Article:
Read into

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The process of being read into a compartmented program generally entails being approved for access to particularly sensitive and restricted information about a classified program, receiving a briefing about the program, and formally acknowledging the briefing, usually by signing a non-disclosure agreement describing restrictions on the handling and use of information concerning the program.[1] Officials with the required security clearance and a need to know may be read into a covert operation or clandestine operation they will be working on.[2] For codeword–classified programs, an official would not be aware a program existed with that codeword until being read in,[3] because the codewords themselves are classified.

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  1. ^ Inspectors General of the DoD, DOJ, CIA, NSA, and ODN (2009-07-10). Unclassified Report on the President’s Surveillance Program (PDF) (Report). Retrieved 2015-08-12. The process of being "read into" a compartmented program generally entails being approved for access to particularly sensitive and restricted information about a classified program, receiving a briefing about the program, and formally acknowledging the briefing, usually by signing a nondisclosure agreement describing restrictions on the handling and use of information concerning the program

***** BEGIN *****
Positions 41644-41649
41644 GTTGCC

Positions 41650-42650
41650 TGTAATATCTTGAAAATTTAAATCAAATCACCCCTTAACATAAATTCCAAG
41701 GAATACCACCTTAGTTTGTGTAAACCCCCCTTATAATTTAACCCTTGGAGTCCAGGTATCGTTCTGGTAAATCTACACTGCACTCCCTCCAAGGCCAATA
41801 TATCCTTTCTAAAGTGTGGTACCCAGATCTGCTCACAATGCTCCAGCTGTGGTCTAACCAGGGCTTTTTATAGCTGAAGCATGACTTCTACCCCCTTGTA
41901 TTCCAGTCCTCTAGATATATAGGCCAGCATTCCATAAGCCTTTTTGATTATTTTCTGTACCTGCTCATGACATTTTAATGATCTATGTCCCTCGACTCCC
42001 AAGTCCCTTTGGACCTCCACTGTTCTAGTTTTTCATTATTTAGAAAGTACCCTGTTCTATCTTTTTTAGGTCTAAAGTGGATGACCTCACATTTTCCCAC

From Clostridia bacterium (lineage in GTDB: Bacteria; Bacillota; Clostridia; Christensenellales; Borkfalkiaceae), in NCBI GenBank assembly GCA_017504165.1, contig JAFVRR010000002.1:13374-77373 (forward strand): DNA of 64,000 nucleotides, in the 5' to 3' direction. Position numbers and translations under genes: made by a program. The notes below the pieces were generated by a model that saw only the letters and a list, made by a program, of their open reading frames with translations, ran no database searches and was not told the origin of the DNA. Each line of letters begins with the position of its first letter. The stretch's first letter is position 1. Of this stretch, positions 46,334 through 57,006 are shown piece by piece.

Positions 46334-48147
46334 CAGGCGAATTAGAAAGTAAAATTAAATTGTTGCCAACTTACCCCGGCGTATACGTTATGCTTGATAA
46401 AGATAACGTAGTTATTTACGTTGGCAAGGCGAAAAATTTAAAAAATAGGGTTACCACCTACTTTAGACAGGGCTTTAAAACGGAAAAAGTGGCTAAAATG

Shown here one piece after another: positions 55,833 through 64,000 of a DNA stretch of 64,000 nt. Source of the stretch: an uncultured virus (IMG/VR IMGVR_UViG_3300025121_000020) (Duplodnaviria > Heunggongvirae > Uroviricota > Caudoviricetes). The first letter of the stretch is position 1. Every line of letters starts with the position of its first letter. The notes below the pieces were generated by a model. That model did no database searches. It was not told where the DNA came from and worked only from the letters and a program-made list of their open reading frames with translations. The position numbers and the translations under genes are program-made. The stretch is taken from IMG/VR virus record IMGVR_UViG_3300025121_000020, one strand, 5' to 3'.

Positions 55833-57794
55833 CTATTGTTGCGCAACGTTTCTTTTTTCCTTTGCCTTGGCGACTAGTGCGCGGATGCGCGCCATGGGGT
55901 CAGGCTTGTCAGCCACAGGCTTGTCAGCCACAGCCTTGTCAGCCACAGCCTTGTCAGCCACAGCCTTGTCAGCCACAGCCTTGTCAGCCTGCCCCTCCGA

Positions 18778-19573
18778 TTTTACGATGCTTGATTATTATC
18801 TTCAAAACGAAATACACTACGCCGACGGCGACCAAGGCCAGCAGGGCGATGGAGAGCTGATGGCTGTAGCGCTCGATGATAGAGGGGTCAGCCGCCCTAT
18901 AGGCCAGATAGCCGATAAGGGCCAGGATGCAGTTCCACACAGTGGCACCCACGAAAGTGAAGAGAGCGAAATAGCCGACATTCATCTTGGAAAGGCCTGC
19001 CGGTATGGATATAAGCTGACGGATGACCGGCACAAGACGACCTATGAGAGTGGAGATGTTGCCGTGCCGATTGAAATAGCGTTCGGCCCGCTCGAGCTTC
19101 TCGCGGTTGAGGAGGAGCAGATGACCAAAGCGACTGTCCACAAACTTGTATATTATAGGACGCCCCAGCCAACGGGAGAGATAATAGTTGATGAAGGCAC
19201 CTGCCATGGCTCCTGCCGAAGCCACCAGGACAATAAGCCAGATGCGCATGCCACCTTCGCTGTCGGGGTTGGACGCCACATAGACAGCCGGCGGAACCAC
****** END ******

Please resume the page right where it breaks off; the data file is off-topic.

2. ^ Goodman, Allan E.; Berkowitz, Bruce D. (2002). Best Truth: Intelligence in the Information Age. New York: Free Press. p. 150. ISBN 0-300-09397-7. At each step in a career, moving to a new assignment usually means being 'read into' a program, or learning new secrets. 
  3. ^ Gellman, Barton D. (2009). "Endnotes to Chapter 11: #10". Angler: The Cheney Vice Presidency. New York: Penguin (Non-Classics). p. 449. ISBN 0-14-311616-9. It is true by definition that the classification markings were new to Goldsmith, because the program was codeword-classified. Until an official is "read in," he does not know there is a special access program with that codeword. 

 This article incorporates public domain material from the United States Government document "Unclassified Report on the President's Surveillance Program, 10 July 2009".[dead link]